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Infusion-related reaction
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Infusion-related reaction

Contributors: Selena Y. Chen, Susan Burgin MD, Paritosh Prasad MD
Other Resources UpToDate PubMed


Medication infusion-related reaction is a term describing an unexpected, adverse reaction that occurs during or shortly after administration of an infused medication. These reactions can occur with a wide range of infused medications. Most commonly, infused medications include chemotherapeutic therapies (most commonly taxanes and platinum compounds) and monoclonal antibodies.

Medication infusion-related reactions can be immune mediated or non-immune mediated. Immune-mediated infusion reactions are characterized by fever, tremor, flushing, dyspnea, itching, urticaria, heart rate or blood pressure changes, and anaphylaxis. Anaphylaxis is a life-threatening condition characterized by nasal congestion, urticaria, hoarse voice due to laryngeal edema, shortness of breath, wheezing, hypotension, and loss of consciousness.

Non-immune-mediated infusion reactions include cytokine release syndrome, which is characterized by nausea, headache, fever, tachycardia, hypotension, rash, and shortness of breath due to cellular cytokine release, typically within the first hours after the infusion.

Infusion-related reactions are graded by severity from 1 to 5 according to the National Cancer Institute Common Terminology Criteria for Adverse Events (CTCAE). Severity grading is important for determining whether drug rechallenge could be pursued following an infusion reaction.

Hypersensitivity reactions occur by immunologic and nonimmunologic mechanisms. Immunologic mechanisms include:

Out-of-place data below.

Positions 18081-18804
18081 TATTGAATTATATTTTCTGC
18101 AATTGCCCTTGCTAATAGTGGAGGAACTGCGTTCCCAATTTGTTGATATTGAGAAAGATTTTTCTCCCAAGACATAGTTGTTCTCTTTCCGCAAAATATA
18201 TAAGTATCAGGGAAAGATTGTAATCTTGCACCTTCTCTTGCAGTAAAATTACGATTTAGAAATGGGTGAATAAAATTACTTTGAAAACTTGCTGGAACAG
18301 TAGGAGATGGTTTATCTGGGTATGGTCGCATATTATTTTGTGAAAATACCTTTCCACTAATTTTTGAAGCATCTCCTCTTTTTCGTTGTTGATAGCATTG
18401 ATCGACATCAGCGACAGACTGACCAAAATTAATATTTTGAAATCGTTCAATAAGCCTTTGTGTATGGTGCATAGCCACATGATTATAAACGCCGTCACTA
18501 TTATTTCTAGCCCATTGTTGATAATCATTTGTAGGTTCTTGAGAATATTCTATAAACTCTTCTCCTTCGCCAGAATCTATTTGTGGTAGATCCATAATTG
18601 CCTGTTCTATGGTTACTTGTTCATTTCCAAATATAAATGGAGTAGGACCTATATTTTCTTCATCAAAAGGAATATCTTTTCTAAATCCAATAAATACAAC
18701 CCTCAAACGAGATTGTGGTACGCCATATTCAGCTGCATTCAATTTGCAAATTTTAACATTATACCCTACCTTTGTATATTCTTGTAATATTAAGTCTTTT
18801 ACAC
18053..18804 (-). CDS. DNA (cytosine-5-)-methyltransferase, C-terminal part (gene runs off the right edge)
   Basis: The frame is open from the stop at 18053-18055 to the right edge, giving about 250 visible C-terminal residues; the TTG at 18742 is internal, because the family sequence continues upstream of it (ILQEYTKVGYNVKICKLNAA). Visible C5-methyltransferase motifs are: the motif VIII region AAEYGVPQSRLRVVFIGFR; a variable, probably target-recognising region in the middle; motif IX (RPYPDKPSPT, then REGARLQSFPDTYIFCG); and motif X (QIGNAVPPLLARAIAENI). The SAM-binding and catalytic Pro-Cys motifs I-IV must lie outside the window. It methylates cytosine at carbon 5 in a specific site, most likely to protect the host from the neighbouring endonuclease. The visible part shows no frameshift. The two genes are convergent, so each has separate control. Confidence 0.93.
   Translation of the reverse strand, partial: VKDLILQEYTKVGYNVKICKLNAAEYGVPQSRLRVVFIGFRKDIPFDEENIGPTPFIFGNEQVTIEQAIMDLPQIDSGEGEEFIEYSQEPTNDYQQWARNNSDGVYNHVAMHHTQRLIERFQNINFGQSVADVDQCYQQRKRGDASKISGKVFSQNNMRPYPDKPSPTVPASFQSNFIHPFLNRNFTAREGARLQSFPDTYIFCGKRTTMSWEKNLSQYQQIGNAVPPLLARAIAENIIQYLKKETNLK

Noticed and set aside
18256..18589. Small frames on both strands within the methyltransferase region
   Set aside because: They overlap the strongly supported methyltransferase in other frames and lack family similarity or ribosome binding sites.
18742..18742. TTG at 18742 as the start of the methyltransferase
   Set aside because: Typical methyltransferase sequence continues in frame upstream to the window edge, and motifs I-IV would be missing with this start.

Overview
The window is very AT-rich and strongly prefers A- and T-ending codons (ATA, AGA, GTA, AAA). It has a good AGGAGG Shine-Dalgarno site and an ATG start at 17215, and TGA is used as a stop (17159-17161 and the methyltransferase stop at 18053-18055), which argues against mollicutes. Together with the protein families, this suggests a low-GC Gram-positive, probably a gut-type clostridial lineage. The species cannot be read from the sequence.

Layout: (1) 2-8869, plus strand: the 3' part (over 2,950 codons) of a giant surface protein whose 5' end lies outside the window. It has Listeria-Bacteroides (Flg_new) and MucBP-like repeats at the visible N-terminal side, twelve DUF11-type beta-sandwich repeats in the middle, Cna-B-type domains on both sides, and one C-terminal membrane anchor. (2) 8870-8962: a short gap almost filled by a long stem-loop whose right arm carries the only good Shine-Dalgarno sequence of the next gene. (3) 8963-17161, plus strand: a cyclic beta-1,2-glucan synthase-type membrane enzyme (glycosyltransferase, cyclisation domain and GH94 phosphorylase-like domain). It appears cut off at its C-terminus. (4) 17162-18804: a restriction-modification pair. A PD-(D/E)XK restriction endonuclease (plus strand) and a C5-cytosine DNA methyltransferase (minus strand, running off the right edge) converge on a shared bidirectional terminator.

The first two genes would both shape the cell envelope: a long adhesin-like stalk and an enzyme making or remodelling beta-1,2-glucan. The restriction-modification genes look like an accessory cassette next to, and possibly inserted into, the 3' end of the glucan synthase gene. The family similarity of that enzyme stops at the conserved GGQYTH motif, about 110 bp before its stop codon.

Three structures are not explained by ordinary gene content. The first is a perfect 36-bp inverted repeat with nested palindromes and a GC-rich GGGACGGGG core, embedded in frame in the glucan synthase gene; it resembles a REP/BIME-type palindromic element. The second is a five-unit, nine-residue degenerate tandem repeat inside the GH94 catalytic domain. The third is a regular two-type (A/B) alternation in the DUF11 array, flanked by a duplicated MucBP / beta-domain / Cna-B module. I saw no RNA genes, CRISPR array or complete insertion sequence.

Cytokine release syndrome may occur during first exposure to a drug (unlike immunologic-mediated reactions that require initial sensitization). Some chemotherapy agents and their vehicles (eg, paclitaxel and docetaxel) may directly induce mast cell and basophil activation, leading to reactions indistinguishable from type I hypersensitivity reactions, including anaphylactoid response.

Common drugs causing infusion reactions:
  • Platinum-based drugs (carboplatin, oxaliplatin) – Incidence of any-grade hypersensitivity reactions with carboplatin is reported to be 12%-19%, incidence of severe reaction is reported to be 2%-3%, and incidence of any-grade hypersensitivity reactions with oxaliplatin is 5%-25%, with severe reactions less than 1%. Unlike with other infused agents, hypersensitivity reactions with platinum-based drugs generally occur after multiple cycles of therapy (with the highest incidence during the seventh to eighth dose).
  • Taxanes (paclitaxel, docetaxel) – Incidence of severe reactions is reported as 1%-4%, and 95% of reactions occur during the first or second infusion, with up to 80% occurring in the first 10 minutes of infusion.
  • Anthracyclines (doxorubicin, daunorubicin) – Incidence of any-grade infusion reactions is up to 7%-11% (and lower with non-PEGylated forms), and most reactions are mild. The majority occur during the first infusion.
  • Monoclonal antibodies (cetuximab, rituximab) – Reactions most commonly occur during the first infusion. For cetuximab, 90% of severe infusion reactions occurred during the first infusion. For rituximab, the incidence of any-grade infusion reactions was 77% and decreased with subsequent infusions. Severe reactions with rituximab occur in 10% of patients, typically in patients with high numbers of circulating lymphocytes.
  • Immunotherapy (PD-1/PD-L1 inhibitors, CTLA-4 inhibitors) – Infusion-related reactions are generally low with immunotherapies. Incidence of infusion-related reactions with ipilimumab is 2%-5%, incidence with nivolumab is 5%, and incidence with pembrolizumab is 3%, with less than 1% as moderate to severe.


T88.7XXA – Unspecified adverse effect of drug or medicament, initial encounter

416093006 – Allergic reaction caused by drug

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Last Reviewed:06/13/2023
Last Updated:07/23/2023
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Infusion-related reaction
A medical illustration showing key findings of Infusion-related reaction
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